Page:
Other Sellers on Amazon
+ $3.99 shipping
+ Free Shipping
John Dies at the End Hardcover – September 29, 2009
|New from||Used from|
Inspire a love of reading with Amazon Book Box for Kids
Discover delightful children's books with Amazon Book Box, a subscription that delivers new books every 1, 2, or 3 months — new Amazon Book Box Prime customers receive 15% off your first box. Learn more.
Enter your mobile number or email address below and we'll send you a link to download the free Kindle App. Then you can start reading Kindle books on your smartphone, tablet, or computer - no Kindle device required.
To get the free app, enter your mobile phone number.
Frequently bought together
From Publishers Weekly
Copyright © Reed Business Information, a division of Reed Elsevier Inc. All rights reserved.
“John Dies at the End…[is] a case of the author trying to depict actual, soul-sucking lunacy, and succeeding with flying colors.” ―Fangoria
“David Wong is like a mash-up of Douglas Adams and Stephen King . . . ‘page-turner' is an understatement.” ―Don Coscarelli, director, Phantasm I–V and Bubba Ho-tep
“David Wong has managed to write that rarest of things---a genuinely scary story.” ―David Wellington, author of Monster Island and Vampire Zero
“The rare genre novel that manages to keep its sense of humor strong without ever diminishing the scares.” ―The Onion AV Club
“Sure to please the Fangoria set while appealing to a wider audience, the book's smart take on fear manages to tap into readers' existential dread on one page, then have them laughing the next.” ―Publishers Weekly
“When it's funny, it's laugh-out-loud funny, yet when the situation calls for chills, it provides them in spades.” ―Kirkus Reviews
- Publisher : Thomas Dunne Books; 1st Printing edition (September 29, 2009)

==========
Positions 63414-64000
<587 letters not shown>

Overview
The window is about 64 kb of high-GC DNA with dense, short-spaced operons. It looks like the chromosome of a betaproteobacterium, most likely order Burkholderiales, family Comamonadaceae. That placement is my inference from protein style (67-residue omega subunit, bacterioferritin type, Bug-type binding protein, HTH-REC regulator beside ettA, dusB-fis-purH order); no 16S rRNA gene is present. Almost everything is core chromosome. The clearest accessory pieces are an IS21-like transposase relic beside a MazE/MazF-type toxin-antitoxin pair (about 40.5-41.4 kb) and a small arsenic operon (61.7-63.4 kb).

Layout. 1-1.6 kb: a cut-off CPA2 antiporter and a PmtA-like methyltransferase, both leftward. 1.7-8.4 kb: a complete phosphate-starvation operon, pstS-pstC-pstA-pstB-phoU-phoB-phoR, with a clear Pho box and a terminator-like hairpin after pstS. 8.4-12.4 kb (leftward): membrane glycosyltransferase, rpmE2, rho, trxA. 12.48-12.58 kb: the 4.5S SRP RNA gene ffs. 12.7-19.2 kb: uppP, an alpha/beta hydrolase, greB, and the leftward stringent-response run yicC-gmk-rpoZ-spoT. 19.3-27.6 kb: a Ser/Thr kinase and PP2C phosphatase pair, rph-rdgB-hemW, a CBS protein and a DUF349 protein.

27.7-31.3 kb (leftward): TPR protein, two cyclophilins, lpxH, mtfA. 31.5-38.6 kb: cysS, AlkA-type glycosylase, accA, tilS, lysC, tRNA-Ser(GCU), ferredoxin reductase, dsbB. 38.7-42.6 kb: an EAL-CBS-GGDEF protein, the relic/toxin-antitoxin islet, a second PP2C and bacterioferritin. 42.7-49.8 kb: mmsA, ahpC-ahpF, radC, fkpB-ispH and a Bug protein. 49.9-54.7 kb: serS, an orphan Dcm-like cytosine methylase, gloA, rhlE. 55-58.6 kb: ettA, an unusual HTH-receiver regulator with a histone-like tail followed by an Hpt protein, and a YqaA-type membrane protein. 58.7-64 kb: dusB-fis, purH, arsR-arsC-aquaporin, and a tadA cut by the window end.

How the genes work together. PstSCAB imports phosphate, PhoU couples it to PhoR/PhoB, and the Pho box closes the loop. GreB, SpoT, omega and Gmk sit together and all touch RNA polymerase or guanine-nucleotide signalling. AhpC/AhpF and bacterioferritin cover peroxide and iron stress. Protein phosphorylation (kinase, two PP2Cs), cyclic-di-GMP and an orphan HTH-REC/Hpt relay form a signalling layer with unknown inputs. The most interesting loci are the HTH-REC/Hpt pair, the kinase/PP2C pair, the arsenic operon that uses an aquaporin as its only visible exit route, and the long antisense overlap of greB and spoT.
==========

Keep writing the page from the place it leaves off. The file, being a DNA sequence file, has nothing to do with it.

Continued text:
- Language : English
- Hardcover : 384 pages
- ISBN-10 : 031255513X
- ISBN-13 : 978-0312555139
- Item Weight : 1.55 pounds
- Dimensions : 6 x 1 x 9 inches
- Best Sellers Rank: #184,536 in Books (See Top 100 in Books)
- Customer Reviews:
Top reviews from the United States
There was a problem filtering reviews right now. Please try again later.
Character development was non-existent, dialog was ridiculous, the humor centered around fart jokes, and the plot was meandering and non-sensical. There was a lot to not like here...
But "retarded?" I mean, I stopped using that word when I was a teenager and realized it's just crass and offensive. The medical profession that gave rise to the word has recognized it's an outdated term and discontinued its usage. How an "executive editor at Cracked.com" thinks this is an appropriate and indispensable element of his writing is beyond me.
When I first heard about the film (which, as of this writing. I still have not yet watched) I thought, “Heck Yeah! Horror, sci-fi, and comedy all mashed into one ... those are my favorite genres, so this should be awesome!” And when I discovered it was based on a book, I got super excited at the prospect that someone had mashed up those genres as a novel first, which made me practically salivate with excitement. Again, like I mentioned and as you can see, I definitely overburdened this whole thing with far too unrealistic expectations.
As I worked through the first chapter, I quickly began to sense that this was, in fact, not going to become a favorite book of mine. The author’s sense of humor, for me, was a complete misfire from the get-go, and the confusing storyline, mixed with ill-defined characters really made this a challenging read. From there, things didn’t get much better, as the plot was all over the place, and the primary conflict didn’t seem to emerge until more than halfway through book, which is a major writing no-no. For most of the book, I’m thinking, what in the tarnation is going on and why does it even matter (yes, I turned into a Yosemite Sam-like rage monster)?
That being said, once the final picture began to emerge in the final chapter (facepalm) I did begin to enjoy what I was reading. The true villain was finally revealed, and boy howdy, it’s incredible and the book, at long last, became the page-turner I had hoped for. Sadly, 1 fairly okay chapter with a brilliant flourish here and there hasn’t been enough to change my opinion of this book. However, I am now hopeful that because the last quarter of the book was fairly good, the sequel might have continued that momentum and be a decent or good read. I’m not hopeful enough to tackle it just yet, but may do so in the future after a taking a substantial break from this author and his style.